The government is asking liquefied natural gas importers to secure new decadeslong supply deals under efforts to boost energy security.

The Ministry of Economy, Trade and Industry has been meeting with Japanese buyers, as well as overseas suppliers, to urge the signing of more long-term LNG contracts, according to people with knowledge of the discussions. The push is meant to insulate Japan from future supply shocks, as well as potentially harsher sanctions against Russian fuel exports, the people said.

The move is another step by Japan, the world’s biggest LNG importer last year, to ensure that power producers and industries have enough gas amid the transition to cleaner sources. It comes after European and Asian rivals signed several 27-year deals with Qatar in recent months, raising questions over their climate commitments.

Japan will continue to need long-term contracts to provide stable energy supply, which will need to be balanced with purchases on the spot market, said an official at the trade ministry. Pursuing carbon neutrality will need to take place in parallel, the official said.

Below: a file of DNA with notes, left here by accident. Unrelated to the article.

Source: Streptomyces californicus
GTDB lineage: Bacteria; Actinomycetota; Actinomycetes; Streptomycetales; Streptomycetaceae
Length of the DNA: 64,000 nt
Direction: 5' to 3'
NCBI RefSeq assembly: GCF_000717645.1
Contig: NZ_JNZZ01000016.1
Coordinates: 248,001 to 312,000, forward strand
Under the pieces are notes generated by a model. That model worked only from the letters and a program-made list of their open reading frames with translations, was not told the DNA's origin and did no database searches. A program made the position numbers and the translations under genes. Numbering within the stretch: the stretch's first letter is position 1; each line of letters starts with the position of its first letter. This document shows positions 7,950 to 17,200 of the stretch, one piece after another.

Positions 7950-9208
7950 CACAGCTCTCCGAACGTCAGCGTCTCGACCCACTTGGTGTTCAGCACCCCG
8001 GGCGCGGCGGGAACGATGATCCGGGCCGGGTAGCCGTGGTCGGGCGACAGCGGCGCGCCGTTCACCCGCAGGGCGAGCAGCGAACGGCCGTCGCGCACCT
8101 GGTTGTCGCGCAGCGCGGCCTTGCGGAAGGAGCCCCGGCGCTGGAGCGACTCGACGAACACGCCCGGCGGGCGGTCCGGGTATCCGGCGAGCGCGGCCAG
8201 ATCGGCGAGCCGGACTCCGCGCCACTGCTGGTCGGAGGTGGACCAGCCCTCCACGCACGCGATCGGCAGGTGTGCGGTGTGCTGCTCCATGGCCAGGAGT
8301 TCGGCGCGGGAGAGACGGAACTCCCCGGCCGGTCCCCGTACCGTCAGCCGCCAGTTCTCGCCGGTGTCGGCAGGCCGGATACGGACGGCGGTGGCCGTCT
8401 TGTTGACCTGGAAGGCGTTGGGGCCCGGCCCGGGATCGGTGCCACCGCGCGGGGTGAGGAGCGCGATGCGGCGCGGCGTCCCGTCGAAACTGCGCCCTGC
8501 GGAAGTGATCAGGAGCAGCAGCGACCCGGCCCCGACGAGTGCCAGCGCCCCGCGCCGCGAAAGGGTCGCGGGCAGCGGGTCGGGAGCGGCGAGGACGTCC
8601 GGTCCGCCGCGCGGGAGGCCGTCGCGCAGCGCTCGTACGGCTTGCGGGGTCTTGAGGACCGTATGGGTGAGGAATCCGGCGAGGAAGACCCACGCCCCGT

Annual long-term LNG supply contracted by Japanese buyers will decrease by 30% from 2022 levels to 55 million tons by 2030, according to a survey conducted by the Japan Organization for Metals and Energy Security.

Russia’s invasion of Ukraine last year upended gas markets around the world, triggering record-high prices and stoking worries about fuel security. At the Group of Seven summit earlier this year, Japan and Germany pushed for the inclusion of language that left the door open for public investment in gas.